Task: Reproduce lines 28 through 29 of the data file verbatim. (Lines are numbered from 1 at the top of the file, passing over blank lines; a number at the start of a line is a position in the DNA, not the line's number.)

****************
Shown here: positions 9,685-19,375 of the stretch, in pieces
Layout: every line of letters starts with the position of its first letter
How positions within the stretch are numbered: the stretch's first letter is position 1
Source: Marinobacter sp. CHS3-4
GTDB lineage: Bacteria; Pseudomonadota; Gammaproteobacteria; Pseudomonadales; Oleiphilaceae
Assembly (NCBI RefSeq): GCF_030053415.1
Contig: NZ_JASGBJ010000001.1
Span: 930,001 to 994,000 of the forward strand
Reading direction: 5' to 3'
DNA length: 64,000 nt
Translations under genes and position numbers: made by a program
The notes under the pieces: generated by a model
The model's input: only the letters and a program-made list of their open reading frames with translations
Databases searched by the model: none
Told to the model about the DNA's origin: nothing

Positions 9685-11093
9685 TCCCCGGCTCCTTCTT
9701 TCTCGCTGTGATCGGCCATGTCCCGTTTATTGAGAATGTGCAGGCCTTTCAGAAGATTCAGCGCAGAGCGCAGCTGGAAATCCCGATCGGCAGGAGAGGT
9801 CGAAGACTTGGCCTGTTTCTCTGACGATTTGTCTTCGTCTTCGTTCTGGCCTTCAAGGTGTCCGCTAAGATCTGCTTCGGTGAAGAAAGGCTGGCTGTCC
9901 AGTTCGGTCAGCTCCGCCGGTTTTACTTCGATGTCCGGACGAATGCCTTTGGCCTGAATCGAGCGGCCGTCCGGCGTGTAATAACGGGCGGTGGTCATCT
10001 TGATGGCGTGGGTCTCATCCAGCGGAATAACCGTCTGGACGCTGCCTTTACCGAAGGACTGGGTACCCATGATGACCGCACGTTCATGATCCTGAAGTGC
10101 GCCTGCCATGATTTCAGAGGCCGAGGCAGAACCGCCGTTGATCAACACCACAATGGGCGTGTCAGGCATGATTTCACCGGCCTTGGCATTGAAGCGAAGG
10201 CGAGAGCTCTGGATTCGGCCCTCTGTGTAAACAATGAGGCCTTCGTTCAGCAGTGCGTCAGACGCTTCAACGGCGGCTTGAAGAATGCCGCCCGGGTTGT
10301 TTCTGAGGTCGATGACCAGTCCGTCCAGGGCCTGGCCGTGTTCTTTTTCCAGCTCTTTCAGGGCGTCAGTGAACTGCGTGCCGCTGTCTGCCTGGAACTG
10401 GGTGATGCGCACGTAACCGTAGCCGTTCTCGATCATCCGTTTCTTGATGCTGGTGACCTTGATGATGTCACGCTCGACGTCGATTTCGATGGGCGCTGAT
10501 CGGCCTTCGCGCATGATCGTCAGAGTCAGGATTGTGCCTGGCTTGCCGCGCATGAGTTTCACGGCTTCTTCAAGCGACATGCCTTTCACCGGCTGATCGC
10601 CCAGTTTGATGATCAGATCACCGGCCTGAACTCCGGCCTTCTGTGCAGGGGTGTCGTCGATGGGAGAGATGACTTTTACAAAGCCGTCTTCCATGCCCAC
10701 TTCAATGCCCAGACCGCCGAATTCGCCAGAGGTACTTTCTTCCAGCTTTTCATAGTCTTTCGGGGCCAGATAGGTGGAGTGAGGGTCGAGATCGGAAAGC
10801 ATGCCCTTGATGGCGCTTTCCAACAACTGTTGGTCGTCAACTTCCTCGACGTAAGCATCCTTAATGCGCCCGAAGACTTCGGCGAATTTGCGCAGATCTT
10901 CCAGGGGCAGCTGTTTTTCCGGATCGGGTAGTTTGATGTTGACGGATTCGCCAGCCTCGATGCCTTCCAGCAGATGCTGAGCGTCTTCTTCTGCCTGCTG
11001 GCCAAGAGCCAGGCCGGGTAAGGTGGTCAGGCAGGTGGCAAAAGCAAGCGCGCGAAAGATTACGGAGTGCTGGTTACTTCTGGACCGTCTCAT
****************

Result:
10701 TTCAATGCCCAGACCGCCGAATTCGCCAGAGGTACTTTCTTCCAGCTTTTCATAGTCTTTCGGGGCCAGATAGGTGGAGTGAGGGTCGAGATCGGAAAGC
10801 ATGCCCTTGATGGCGCTTTCCAACAACTGTTGGTCGTCAACTTCCTCGACGTAAGCATCCTTAATGCGCCCGAAGACTTCGGCGAATTTGCGCAGATCTT